Densho Digital Repository
Densho Visual History Collection
Title: Alan Kumamoto Interview
Narrator: Alan Kumamoto
Interviewer: Brian Niiya
Location: Los Angeles, California
Date: February 7, 2019
Densho ID: ddr-densho-1000-464-2

[Correct spelling of certain names, words and terms used in this interview have not been verified.]

<Begin Segment 2>

BN: And then now let's switch to your mother's side.

AK: Okay. Well, my mother's side, my grandmother was from Kyoto, anyway, they end up in Tokyo, and the main thing with them was they were converted to Catholicism in Japan by the missionaries. They came through Angel Island in San Francisco, and he was working as a photographer helping to touch up photos and different things like that. He, after the earthquake, they decided to move across the bay to the Oakland side, because of all the fires. And then he was afraid of the various diseases that were taking place, so he moved his children, he moved himself and his family down to Los Angeles where he decided to open up a photography store in order to make ends meet, because he had seven children. He also worked for the Rafu Shimpo and helped to translate a lot of the Japanese stories into English. And eventually his daughter, my aunt Louise, became the first English editor, but he was always doing the translations because he was very friendly with the Komais and so forth.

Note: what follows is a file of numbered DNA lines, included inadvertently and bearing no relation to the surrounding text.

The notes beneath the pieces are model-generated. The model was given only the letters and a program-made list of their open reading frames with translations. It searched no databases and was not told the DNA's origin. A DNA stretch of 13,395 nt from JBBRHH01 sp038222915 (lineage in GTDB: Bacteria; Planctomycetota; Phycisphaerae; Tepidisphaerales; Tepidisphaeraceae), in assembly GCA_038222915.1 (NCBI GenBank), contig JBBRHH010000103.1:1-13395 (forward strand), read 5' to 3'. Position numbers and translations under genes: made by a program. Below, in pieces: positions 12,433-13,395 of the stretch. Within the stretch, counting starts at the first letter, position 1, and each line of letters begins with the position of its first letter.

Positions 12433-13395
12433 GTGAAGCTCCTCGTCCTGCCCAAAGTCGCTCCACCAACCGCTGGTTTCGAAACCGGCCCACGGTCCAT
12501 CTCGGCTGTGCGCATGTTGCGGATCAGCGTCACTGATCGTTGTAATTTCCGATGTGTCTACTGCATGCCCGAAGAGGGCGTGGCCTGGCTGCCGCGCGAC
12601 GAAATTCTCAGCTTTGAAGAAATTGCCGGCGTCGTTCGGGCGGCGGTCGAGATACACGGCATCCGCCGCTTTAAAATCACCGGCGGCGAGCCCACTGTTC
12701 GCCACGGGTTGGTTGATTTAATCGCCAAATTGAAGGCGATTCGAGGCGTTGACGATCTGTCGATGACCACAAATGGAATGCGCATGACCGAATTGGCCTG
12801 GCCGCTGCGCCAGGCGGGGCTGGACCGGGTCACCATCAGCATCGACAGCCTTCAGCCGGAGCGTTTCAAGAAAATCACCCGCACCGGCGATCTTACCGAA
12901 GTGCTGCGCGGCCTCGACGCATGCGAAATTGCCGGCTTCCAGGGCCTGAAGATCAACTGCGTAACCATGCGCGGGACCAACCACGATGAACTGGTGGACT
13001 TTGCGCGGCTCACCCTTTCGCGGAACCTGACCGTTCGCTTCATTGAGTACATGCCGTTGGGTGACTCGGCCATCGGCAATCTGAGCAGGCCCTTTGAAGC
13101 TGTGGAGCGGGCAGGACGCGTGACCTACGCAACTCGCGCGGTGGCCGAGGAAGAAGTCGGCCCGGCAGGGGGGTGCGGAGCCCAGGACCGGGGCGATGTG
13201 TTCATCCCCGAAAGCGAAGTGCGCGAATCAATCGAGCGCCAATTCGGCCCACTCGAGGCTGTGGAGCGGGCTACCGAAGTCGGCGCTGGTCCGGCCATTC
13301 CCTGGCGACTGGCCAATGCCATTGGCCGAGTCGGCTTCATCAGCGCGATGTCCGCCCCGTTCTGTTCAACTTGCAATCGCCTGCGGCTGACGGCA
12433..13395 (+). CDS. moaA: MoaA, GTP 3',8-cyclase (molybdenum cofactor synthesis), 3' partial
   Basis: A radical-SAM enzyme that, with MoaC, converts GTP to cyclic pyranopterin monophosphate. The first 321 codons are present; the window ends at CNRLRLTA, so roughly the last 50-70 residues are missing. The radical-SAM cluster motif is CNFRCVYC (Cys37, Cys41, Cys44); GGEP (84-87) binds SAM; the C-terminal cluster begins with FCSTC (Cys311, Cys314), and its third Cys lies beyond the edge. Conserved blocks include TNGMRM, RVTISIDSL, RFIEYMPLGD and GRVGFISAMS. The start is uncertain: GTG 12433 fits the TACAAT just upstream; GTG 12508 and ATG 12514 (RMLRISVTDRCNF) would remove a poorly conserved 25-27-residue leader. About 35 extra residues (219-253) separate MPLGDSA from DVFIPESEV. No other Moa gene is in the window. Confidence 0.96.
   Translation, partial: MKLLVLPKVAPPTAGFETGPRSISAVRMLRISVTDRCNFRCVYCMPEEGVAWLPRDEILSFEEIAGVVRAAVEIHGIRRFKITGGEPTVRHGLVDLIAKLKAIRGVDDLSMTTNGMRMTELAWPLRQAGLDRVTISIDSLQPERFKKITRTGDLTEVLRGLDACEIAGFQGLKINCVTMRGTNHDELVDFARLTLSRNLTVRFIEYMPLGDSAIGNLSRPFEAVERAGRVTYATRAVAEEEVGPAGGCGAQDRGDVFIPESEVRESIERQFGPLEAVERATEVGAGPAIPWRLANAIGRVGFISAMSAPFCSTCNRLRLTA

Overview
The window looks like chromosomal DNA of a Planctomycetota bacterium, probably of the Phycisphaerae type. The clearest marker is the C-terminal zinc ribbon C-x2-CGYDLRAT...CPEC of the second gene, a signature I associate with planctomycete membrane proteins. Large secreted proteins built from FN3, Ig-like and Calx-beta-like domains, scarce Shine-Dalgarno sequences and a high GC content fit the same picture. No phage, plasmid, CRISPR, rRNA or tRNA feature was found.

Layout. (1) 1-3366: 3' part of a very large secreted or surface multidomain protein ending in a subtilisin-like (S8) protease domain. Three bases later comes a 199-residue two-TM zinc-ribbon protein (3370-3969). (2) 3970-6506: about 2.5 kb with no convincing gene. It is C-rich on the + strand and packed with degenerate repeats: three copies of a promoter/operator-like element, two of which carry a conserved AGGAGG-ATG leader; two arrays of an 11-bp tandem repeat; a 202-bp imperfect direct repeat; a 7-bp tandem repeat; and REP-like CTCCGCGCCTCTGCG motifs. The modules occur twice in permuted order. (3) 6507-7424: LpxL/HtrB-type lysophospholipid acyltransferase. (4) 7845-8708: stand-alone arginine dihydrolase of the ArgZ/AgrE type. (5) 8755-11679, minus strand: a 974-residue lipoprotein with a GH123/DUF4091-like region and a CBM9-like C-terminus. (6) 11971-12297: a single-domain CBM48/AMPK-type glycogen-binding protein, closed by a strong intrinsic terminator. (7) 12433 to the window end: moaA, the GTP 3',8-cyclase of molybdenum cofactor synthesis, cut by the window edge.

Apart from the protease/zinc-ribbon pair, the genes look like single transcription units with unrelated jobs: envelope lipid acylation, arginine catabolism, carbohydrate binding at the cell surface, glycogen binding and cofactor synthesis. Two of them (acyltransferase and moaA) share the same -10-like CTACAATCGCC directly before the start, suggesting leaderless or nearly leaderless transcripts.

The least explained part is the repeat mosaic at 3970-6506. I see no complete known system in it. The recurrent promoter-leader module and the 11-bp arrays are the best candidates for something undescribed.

BN: And then just for the record, what was his name?